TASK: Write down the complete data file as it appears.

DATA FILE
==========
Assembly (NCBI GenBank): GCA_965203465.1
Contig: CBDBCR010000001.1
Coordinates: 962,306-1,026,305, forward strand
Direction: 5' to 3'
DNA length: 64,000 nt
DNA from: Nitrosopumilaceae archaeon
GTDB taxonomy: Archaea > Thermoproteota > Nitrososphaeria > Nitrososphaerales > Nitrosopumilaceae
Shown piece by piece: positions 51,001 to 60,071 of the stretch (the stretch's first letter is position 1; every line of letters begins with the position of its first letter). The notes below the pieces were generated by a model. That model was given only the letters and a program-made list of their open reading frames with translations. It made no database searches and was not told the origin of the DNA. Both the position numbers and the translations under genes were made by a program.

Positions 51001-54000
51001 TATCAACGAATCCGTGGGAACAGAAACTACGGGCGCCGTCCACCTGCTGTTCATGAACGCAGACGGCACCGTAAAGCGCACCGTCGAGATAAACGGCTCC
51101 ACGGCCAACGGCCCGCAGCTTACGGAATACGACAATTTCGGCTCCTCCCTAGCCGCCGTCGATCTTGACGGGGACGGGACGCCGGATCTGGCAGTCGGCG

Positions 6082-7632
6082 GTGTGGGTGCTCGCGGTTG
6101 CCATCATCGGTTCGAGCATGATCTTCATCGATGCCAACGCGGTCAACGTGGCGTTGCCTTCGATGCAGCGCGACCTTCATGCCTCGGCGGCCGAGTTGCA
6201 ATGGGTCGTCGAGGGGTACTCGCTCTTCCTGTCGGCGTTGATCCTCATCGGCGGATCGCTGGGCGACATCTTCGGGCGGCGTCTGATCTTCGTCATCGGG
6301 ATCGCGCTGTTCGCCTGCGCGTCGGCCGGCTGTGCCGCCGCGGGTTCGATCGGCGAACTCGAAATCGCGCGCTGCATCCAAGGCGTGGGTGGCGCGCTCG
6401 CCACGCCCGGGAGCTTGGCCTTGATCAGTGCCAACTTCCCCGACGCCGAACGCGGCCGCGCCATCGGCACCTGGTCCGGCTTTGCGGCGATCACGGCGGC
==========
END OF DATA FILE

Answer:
Assembly (NCBI GenBank): GCA_965203465.1
Contig: CBDBCR010000001.1
Coordinates: 962,306-1,026,305, forward strand
Direction: 5' to 3'
DNA length: 64,000 nt
DNA from: Nitrosopumilaceae archaeon
GTDB taxonomy: Archaea > Thermoproteota > Nitrososphaeria > Nitrososphaerales > Nitrosopumilaceae
Shown piece by piece: positions 51,001 to 60,071 of the stretch (the stretch's first letter is position 1; every line of letters begins with the position of its first letter). The notes below the pieces were generated by a model. That model was given only the letters and a program-made list of their open reading frames with translations. It made no database searches and was not told the origin of the DNA. Both the position numbers and the translations under genes were made by a program.

Positions 51001-54000
51001 TATCAACGAATCCGTGGGAACAGAAACTACGGGCGCCGTCCACCTGCTGTTCATGAACGCAGACGGCACCGTAAAGCGCACCGTCGAGATAAACGGCTCC
51101 ACGGCCAACGGCCCGCAGCTTACGGAATACGACAATTTCGGCTCCTCCCTAGCCGCCGTCGATCTTGACGGGGACGGGACGCCGGATCTGGCAGTCGGCG

Positions 6082-7632
6082 GTGTGGGTGCTCGCGGTTG
6101 CCATCATCGGTTCGAGCATGATCTTCATCGATGCCAACGCGGTCAACGTGGCGTTGCCTTCGATGCAGCGCGACCTTCATGCCTCGGCGGCCGAGTTGCA
6201 ATGGGTCGTCGAGGGGTACTCGCTCTTCCTGTCGGCGTTGATCCTCATCGGCGGATCGCTGGGCGACATCTTCGGGCGGCGTCTGATCTTCGTCATCGGG
6301 ATCGCGCTGTTCGCCTGCGCGTCGGCCGGCTGTGCCGCCGCGGGTTCGATCGGCGAACTCGAAATCGCGCGCTGCATCCAAGGCGTGGGTGGCGCGCTCG
6401 CCACGCCCGGGAGCTTGGCCTTGATCAGTGCCAACTTCCCCGACGCCGAACGCGGCCGCGCCATCGGCACCTGGTCCGGCTTTGCGGCGATCACGGCGGC